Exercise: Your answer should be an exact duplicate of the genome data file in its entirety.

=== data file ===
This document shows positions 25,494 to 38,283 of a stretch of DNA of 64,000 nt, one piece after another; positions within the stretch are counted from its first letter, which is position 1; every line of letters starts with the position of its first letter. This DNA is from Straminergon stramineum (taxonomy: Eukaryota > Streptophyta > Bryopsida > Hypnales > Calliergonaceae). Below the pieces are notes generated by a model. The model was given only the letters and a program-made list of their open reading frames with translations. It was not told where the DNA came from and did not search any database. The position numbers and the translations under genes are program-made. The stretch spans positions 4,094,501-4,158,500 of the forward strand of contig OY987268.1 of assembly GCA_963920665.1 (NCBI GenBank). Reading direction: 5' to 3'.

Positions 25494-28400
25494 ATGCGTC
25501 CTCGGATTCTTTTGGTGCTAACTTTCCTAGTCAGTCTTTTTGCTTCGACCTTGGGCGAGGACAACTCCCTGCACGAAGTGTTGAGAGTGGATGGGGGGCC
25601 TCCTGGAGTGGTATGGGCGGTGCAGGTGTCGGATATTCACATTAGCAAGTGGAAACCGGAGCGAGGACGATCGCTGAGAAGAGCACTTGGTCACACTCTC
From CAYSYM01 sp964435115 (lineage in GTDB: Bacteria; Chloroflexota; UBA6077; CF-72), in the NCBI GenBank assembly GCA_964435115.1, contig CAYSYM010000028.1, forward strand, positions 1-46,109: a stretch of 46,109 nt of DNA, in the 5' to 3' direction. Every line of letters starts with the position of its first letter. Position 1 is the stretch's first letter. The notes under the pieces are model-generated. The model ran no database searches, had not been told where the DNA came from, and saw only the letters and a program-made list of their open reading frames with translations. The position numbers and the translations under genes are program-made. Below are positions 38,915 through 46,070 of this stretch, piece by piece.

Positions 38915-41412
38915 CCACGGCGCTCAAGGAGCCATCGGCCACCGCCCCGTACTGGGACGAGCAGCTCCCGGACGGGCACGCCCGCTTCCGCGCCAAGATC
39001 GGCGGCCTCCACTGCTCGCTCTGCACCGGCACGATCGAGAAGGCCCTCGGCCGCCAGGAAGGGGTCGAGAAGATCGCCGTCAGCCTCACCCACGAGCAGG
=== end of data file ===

This document shows positions 25,494 to 38,283 of a stretch of DNA of 64,000 nt, one piece after another; positions within the stretch are counted from its first letter, which is position 1; every line of letters starts with the position of its first letter. This DNA is from Straminergon stramineum (taxonomy: Eukaryota > Streptophyta > Bryopsida > Hypnales > Calliergonaceae). Below the pieces are notes generated by a model. The model was given only the letters and a program-made list of their open reading frames with translations. It was not told where the DNA came from and did not search any database. The position numbers and the translations under genes are program-made. The stretch spans positions 4,094,501-4,158,500 of the forward strand of contig OY987268.1 of assembly GCA_963920665.1 (NCBI GenBank). Reading direction: 5' to 3'.

Positions 25494-28400
25494 ATGCGTC
25501 CTCGGATTCTTTTGGTGCTAACTTTCCTAGTCAGTCTTTTTGCTTCGACCTTGGGCGAGGACAACTCCCTGCACGAAGTGTTGAGAGTGGATGGGGGGCC
25601 TCCTGGAGTGGTATGGGCGGTGCAGGTGTCGGATATTCACATTAGCAAGTGGAAACCGGAGCGAGGACGATCGCTGAGAAGAGCACTTGGTCACACTCTC
From CAYSYM01 sp964435115 (lineage in GTDB: Bacteria; Chloroflexota; UBA6077; CF-72), in the NCBI GenBank assembly GCA_964435115.1, contig CAYSYM010000028.1, forward strand, positions 1-46,109: a stretch of 46,109 nt of DNA, in the 5' to 3' direction. Every line of letters starts with the position of its first letter. Position 1 is the stretch's first letter. The notes under the pieces are model-generated. The model ran no database searches, had not been told where the DNA came from, and saw only the letters and a program-made list of their open reading frames with translations. The position numbers and the translations under genes are program-made. Below are positions 38,915 through 46,070 of this stretch, piece by piece.

Positions 38915-41412
38915 CCACGGCGCTCAAGGAGCCATCGGCCACCGCCCCGTACTGGGACGAGCAGCTCCCGGACGGGCACGCCCGCTTCCGCGCCAAGATC
39001 GGCGGCCTCCACTGCTCGCTCTGCACCGGCACGATCGAGAAGGCCCTCGGCCGCCAGGAAGGGGTCGAGAAGATCGCCGTCAGCCTCACCCACGAGCAGG